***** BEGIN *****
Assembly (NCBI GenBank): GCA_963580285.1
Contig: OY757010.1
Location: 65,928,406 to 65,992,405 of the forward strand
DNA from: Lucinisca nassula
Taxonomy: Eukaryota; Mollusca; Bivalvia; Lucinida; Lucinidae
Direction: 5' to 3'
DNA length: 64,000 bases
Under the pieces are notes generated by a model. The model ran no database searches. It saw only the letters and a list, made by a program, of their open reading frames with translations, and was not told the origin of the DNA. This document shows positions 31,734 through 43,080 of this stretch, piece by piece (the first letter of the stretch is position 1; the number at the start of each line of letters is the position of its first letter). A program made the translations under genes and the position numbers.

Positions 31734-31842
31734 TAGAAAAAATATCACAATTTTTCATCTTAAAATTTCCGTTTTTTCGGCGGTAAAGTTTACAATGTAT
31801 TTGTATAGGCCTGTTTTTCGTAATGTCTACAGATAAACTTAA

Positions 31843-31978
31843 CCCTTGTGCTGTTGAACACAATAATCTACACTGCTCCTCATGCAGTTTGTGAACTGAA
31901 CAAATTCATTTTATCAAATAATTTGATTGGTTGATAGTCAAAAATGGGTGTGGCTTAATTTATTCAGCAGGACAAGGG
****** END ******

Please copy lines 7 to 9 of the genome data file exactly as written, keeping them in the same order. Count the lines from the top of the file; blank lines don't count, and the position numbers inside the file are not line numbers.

DNA length: 64,000 bases
Under the pieces are notes generated by a model. The model ran no database searches. It saw only the letters and a list, made by a program, of their open reading frames with translations, and was not told the origin of the DNA. This document shows positions 31,734 through 43,080 of this stretch, piece by piece (the first letter of the stretch is position 1; the number at the start of each line of letters is the position of its first letter). A program made the translations under genes and the position numbers.

Positions 31734-31842